NASA has been an essential part of this recognition: At the behest of Congress, the space agency convened its first meeting on what is now called "Technosignatures" Science in 2018. In 2019, my colleagues and I were awarded NASA's first-ever research grant to study atmospheric technosignatures, and this year, NASA funded two other technosignature studies. If the trend continues, the search for intelligence in the universe may finally escape the giggle-factor that for so long left it associated with bad sci-fi shows and generic UFO nuttiness. The field — which was pursued in the past almost exclusively by older, established scientists with less to lose — may finally establish a community of researchers at all levels of age and expertise.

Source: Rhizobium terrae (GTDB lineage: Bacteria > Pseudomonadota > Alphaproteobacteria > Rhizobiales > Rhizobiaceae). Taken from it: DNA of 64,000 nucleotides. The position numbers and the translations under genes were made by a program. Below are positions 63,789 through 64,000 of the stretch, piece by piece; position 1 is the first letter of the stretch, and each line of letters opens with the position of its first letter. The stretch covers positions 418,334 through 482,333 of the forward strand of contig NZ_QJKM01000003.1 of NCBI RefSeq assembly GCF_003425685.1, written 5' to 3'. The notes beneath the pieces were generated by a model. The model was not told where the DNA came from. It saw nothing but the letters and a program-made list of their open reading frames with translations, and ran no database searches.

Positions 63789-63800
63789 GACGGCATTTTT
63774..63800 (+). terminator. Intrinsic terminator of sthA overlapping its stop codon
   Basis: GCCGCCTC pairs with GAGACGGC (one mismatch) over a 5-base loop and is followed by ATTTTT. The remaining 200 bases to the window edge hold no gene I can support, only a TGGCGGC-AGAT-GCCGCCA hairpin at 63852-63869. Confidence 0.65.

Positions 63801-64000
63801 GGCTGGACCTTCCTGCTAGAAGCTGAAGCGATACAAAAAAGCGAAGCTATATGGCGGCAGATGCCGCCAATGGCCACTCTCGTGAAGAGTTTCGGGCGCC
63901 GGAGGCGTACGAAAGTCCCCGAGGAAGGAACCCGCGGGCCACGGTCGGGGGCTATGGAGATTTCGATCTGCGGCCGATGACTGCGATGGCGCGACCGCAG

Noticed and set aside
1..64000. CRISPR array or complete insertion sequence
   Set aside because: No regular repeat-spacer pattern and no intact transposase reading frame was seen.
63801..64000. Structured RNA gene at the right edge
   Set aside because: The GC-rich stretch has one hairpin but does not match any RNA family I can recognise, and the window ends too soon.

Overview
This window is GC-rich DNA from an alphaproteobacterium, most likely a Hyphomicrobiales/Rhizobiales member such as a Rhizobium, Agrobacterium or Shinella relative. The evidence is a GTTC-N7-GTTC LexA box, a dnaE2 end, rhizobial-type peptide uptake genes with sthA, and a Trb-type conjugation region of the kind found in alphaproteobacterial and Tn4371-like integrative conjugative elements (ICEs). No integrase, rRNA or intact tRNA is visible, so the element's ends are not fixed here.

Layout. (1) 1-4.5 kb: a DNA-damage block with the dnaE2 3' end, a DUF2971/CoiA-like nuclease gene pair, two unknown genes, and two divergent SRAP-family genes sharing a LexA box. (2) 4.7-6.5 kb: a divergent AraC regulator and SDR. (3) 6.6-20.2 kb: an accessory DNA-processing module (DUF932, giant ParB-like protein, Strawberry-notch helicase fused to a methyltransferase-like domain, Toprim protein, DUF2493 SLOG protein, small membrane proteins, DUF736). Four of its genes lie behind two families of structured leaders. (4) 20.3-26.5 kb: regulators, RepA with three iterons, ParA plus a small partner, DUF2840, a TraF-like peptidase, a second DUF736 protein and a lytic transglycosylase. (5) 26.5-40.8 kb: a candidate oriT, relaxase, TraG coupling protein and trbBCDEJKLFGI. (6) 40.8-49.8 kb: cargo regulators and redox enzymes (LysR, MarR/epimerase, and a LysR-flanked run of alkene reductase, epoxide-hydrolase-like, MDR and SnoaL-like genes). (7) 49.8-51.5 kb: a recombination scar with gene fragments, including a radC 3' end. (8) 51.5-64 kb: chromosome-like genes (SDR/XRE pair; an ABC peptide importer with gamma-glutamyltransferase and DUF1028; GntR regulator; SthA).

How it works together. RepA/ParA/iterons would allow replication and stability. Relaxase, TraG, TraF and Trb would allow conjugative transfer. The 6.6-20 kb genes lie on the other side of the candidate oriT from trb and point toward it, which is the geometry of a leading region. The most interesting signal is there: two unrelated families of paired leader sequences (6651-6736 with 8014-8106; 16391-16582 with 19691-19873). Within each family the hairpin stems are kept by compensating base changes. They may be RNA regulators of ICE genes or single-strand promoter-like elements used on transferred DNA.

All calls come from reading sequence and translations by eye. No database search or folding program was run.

That last step is crucial. While news of candidate signals like BLC-1 will always generate buzz, the truth about the search for intelligence — the search for exo-civilizations — is that it's probably going to take a lot of time and effort. That's the price you pay for great science; it's the price you pay to know something extraordinary. Getting used to that reality means paying as much attention to the journey as to the awaited results. That extraordinary journey — the one taking us to the shores of alien worlds — is really only just getting started.

Frank is an astrophysicist and the Helen F. and Fred H. Gowen Professor at the University of Rochester. He most recent book is "Light of the Stars: Alien Worlds and the Fate of the Earth". This piece was written for The Washington Post.